START: Public car-park adjacent to the Old Dungeon Ghyll Hotel
LENGTH: 14 miles / 22.5 km
START: Grid reference NY286060
MAPS: We always recommended you take a map and compass with you when following a walk route. Available maps are:
BMC – LD 1:40000 XT40 Covers the central lake district.
OS Explorer – 1:25,000 – Sheet OL6
OS Landranger – 1:50,000 – Sheet 90
Maps can be purchased at the ODG if required.
This excellent route takes in Scafell Pike the highest mountain in England. It’s appeal lies in the elusiveness of the Pike as it is screened by other fells during most of the route and remains concealed until the final stages. Several other summits are passed on the route.
From the ODG head up Mickledon. This provides an easy level warm up before the delights of Rosset Gill! See Pike O Stickle high on the right and Bowfell Crags to the left at the head of the valley. Before the Mickledon sheepfold see the glacial moraines on the left.
Beyond the sheepfold see the right turn up towards Stake Pass and Borrowdale. Do not take this path but carry on heading towards Rossett Gill – this is where the exercise starts! The path climbs gradually at first becoming steep and very stony especially through the steep chasm of Rossett Pass. See Rossett Pike to the right.
When through the pass, and perhaps a well earned rest, walk over a grassy shelf and then with some surprise and concern start to lose altitude by descending down towards Angle Tarn. Approximately half a mile beyond the tarn see the turn right leading down to Langstrath and Borrowdale. To your left, see Esk Pike, with Great End ahead and Allen Crags to the right.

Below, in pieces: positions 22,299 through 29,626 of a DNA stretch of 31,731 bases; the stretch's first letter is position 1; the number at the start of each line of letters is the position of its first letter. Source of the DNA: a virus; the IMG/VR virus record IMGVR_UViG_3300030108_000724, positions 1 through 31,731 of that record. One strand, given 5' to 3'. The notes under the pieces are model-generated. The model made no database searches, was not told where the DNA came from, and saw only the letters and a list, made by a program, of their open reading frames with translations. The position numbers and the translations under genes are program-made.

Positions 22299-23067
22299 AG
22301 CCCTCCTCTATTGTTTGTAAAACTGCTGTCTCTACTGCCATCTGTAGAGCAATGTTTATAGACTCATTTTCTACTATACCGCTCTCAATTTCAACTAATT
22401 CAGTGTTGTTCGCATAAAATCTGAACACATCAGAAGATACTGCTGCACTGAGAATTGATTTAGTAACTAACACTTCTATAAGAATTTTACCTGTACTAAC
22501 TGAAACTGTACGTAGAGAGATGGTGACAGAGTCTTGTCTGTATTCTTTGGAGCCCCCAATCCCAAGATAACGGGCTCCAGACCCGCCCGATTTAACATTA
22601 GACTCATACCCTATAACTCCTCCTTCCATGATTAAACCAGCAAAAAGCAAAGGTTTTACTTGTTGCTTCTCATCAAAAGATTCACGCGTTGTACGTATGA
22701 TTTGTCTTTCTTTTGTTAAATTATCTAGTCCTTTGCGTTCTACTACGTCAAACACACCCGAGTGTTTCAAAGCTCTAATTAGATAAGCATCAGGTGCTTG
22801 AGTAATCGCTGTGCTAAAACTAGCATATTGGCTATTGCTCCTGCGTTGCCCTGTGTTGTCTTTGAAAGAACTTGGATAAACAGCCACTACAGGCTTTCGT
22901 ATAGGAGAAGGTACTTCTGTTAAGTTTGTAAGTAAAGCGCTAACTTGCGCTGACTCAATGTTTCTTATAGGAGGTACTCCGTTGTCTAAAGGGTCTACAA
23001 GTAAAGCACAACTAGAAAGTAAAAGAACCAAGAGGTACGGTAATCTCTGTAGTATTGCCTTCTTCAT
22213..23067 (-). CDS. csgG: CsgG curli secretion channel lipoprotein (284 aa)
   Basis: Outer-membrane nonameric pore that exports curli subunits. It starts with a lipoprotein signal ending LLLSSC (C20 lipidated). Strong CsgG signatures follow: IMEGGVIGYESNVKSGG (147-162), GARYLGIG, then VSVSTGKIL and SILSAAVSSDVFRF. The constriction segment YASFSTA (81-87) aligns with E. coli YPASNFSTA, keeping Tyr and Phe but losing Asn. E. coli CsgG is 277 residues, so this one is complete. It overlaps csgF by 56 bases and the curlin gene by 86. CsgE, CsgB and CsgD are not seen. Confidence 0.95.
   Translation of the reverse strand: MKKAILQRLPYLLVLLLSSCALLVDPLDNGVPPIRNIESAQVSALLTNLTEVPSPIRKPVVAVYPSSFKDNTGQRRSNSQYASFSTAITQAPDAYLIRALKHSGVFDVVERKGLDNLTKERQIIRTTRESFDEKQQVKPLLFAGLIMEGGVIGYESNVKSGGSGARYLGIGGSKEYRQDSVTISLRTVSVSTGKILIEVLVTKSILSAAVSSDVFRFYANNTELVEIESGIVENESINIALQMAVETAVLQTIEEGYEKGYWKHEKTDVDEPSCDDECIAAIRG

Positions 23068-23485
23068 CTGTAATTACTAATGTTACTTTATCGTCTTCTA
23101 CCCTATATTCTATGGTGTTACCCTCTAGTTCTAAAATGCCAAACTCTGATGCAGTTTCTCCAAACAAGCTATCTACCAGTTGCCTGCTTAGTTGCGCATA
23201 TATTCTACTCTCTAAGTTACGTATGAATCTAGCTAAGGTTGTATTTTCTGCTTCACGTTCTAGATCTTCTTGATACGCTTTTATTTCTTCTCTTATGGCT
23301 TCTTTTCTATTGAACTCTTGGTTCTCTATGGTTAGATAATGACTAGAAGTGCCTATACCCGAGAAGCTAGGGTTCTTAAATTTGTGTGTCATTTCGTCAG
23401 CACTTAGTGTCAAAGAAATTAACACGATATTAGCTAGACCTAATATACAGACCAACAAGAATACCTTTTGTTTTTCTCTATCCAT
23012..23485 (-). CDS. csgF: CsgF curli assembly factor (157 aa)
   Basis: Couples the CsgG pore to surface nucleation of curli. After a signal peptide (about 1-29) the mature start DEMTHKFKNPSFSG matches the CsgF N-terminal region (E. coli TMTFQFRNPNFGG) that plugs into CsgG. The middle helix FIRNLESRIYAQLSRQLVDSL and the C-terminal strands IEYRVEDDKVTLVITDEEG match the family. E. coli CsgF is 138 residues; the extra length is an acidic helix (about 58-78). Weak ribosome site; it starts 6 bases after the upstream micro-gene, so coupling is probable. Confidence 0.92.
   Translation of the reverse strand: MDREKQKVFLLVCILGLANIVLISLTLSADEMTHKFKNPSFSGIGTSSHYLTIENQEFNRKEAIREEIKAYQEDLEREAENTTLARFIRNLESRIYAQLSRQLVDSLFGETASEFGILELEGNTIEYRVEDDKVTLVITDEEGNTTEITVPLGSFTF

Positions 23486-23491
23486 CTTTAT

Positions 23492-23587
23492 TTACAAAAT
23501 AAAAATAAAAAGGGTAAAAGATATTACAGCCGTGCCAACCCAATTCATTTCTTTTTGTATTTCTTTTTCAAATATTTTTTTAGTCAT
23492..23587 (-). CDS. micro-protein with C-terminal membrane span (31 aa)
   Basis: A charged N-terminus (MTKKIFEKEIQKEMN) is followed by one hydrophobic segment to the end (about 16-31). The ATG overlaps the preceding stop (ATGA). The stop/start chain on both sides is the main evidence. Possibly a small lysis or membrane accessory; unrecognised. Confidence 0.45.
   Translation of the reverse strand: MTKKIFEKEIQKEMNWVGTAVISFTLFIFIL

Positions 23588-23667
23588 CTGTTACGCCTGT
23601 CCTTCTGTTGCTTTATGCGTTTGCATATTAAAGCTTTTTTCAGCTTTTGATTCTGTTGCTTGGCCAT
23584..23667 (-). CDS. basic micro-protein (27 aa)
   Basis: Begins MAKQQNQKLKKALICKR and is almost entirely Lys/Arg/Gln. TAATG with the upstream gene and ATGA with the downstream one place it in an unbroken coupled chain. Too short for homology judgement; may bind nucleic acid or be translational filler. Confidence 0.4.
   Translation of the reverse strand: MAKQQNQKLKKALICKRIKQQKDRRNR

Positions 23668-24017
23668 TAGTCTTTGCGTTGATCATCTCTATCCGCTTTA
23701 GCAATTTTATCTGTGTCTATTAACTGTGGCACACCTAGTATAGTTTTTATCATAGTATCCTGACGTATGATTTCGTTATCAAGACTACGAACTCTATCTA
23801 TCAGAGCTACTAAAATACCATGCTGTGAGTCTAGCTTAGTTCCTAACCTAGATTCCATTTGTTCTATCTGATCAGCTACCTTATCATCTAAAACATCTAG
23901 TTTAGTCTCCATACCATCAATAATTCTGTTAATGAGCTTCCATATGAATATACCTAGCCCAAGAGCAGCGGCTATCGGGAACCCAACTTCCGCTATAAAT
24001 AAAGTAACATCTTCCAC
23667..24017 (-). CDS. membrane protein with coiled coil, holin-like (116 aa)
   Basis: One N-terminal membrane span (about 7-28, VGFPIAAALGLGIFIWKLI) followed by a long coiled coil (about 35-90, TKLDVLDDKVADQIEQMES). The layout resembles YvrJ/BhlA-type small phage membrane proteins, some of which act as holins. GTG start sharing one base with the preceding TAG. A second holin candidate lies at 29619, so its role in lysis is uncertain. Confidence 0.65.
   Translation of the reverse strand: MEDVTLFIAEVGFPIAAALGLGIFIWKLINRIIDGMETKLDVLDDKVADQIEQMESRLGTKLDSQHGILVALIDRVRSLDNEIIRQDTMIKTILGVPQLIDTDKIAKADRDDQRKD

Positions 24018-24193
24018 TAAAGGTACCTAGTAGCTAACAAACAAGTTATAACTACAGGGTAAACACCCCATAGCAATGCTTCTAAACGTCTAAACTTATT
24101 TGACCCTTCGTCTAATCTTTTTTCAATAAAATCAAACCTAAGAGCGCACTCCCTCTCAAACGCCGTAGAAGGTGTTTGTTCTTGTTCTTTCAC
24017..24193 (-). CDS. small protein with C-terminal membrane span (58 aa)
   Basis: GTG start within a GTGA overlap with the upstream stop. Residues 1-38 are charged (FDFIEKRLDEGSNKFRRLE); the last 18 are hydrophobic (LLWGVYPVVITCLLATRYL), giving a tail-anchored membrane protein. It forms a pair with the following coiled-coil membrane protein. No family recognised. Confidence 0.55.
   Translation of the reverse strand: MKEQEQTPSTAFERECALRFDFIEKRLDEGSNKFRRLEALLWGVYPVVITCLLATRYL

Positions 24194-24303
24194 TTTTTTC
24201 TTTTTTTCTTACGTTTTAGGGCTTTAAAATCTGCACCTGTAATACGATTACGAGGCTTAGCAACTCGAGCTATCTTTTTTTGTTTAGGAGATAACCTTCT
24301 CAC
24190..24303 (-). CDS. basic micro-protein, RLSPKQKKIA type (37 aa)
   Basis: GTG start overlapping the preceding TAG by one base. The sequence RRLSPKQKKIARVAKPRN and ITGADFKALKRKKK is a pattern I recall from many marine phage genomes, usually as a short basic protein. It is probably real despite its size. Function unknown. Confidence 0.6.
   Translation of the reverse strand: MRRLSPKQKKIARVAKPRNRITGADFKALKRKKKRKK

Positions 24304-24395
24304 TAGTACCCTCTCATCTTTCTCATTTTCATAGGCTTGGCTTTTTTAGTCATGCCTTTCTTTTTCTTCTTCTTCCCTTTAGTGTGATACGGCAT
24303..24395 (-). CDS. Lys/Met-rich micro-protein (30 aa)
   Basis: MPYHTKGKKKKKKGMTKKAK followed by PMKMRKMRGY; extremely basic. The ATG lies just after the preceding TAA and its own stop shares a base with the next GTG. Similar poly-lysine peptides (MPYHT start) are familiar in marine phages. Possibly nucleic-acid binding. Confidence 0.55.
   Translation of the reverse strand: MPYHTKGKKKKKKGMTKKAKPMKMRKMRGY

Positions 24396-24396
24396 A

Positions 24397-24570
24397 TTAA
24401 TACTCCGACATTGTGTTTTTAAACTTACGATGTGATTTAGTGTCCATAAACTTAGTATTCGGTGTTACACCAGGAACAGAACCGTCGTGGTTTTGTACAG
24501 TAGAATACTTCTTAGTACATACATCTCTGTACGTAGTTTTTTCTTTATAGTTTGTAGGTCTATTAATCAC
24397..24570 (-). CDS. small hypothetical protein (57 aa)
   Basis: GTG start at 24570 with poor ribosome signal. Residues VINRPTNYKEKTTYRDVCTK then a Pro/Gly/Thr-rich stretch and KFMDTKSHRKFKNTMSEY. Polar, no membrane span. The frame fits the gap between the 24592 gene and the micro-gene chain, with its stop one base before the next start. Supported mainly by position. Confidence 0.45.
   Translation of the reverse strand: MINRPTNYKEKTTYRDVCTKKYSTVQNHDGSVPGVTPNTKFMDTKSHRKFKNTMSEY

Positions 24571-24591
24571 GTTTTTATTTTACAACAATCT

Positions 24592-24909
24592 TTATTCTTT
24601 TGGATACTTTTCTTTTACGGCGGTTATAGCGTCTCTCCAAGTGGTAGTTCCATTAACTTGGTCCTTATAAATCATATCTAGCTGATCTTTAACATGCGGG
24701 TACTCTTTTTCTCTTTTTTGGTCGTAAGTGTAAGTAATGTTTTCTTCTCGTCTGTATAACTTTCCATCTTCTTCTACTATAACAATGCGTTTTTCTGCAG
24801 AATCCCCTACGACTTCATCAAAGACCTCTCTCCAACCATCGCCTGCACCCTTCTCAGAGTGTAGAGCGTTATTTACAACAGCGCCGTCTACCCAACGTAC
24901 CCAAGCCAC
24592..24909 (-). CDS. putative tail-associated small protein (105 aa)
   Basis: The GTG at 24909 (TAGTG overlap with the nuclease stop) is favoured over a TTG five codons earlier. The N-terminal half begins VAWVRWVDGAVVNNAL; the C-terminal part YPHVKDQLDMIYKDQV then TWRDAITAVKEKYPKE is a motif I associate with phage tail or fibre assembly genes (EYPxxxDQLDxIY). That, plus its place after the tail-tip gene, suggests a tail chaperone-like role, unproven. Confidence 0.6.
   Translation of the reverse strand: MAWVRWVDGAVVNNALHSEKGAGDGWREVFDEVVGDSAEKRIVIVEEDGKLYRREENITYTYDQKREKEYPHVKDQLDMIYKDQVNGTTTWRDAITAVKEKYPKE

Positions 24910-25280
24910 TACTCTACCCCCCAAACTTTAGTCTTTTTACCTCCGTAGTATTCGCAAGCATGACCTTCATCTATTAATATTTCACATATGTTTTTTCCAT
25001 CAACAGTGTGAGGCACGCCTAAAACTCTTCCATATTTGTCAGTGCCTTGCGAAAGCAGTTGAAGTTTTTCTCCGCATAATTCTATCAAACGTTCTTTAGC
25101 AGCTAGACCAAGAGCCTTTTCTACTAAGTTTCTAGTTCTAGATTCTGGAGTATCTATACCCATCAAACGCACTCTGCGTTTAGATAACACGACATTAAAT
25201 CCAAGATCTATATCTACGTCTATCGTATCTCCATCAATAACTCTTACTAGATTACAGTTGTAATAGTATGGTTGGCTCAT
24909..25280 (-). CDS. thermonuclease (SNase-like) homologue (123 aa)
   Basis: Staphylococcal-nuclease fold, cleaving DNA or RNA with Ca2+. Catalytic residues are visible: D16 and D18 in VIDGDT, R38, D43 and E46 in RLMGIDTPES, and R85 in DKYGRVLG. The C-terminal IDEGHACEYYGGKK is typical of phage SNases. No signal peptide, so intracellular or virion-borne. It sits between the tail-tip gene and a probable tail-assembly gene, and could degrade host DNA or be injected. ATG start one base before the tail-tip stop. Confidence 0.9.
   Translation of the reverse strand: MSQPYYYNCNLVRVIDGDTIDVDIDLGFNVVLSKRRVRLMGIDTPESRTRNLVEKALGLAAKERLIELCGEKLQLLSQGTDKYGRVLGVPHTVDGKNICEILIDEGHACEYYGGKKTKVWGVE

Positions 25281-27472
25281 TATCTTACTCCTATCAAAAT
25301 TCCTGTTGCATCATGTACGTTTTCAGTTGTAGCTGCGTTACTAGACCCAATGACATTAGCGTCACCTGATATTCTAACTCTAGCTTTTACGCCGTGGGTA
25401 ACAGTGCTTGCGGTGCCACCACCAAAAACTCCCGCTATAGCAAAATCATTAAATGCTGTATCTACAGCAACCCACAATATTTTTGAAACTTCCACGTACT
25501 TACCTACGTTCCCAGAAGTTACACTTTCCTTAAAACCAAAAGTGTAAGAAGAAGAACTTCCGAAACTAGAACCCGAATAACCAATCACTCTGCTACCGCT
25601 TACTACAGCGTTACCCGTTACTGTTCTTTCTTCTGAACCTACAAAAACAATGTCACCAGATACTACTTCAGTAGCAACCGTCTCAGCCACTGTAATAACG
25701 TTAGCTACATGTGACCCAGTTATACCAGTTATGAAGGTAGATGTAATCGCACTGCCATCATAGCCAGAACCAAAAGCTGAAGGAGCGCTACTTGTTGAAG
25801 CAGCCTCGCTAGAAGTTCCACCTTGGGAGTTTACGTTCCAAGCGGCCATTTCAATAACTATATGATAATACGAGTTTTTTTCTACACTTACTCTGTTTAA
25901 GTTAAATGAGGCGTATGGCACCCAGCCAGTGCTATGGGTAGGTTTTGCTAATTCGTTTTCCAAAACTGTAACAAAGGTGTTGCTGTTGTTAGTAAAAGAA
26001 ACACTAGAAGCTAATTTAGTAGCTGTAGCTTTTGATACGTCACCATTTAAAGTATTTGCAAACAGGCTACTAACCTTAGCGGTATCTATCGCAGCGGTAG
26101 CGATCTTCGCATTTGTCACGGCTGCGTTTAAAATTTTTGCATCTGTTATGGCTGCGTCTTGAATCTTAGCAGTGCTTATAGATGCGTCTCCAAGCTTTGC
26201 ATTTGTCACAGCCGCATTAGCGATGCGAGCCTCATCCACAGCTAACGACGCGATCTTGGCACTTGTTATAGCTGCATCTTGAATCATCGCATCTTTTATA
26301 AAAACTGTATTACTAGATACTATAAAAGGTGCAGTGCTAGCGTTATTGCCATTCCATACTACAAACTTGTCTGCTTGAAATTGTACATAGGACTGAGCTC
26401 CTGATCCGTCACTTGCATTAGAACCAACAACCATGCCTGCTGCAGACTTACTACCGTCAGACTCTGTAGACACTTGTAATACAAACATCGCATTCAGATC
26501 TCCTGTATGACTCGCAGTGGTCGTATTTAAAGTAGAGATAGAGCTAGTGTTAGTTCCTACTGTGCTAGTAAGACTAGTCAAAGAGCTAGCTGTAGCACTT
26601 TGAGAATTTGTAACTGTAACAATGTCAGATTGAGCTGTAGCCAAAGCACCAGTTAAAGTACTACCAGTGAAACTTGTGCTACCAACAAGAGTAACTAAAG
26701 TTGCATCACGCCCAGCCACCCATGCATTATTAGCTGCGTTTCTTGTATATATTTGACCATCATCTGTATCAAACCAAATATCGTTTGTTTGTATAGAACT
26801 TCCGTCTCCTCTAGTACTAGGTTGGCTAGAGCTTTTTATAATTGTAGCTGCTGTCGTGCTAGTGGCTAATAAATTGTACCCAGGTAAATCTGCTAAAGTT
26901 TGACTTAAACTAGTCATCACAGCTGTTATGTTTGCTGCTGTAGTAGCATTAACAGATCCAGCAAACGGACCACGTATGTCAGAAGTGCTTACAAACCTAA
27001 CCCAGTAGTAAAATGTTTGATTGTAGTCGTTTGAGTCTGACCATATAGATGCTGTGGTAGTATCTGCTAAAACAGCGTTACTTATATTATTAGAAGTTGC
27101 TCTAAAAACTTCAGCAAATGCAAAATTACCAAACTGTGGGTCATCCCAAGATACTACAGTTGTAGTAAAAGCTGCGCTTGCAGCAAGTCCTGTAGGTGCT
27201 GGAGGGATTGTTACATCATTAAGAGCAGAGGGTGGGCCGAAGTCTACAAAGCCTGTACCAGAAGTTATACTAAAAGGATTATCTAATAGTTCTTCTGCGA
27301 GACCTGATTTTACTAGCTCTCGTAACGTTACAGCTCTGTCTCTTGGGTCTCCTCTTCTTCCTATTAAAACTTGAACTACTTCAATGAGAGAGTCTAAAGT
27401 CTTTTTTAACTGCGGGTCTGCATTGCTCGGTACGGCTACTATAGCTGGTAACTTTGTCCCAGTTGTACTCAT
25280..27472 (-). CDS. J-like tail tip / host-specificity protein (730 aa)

Continue to wind your way up to Esk Hause. This is a notorious crossing point where people often get lost in bad weather. Here the paths of Eskdale, Borrowdale, and Langdale meet and especially with poor visibility a map and compass are essential.
The walk to the summit of Scafell consists of easy gradients but becoming rough in places. From Esk Hause take the path to the left with Great End visible to the right. Subject to time and energy levels, it is well worth a brief detour up to Great End to take in the views down to the Borrowdale Valley and Sprinkling Tarn. From here, retrace your steps down to the main path and carry on passing Broad Crag, right and Ill Crag, left. From Ill Crag, the summit now comes into view.
Here the feeling of accomplishment builds with a further half mile only to the summit. This is premature with two considerable descents (Ill Crag Col and Broad Crag Col). A huge boulder field is crossed before the final steep climb to the summit of England’s highest mountain is reached. From here there are superb views of the peaks and valleys all round with the Isle of Man and the Scottish Hills visible on a clear day.
Return via the same route to the Old Dungeon Ghyll Hotel and toast your success at completing this Classic Lakeland walk to the top of England’s highest mountain.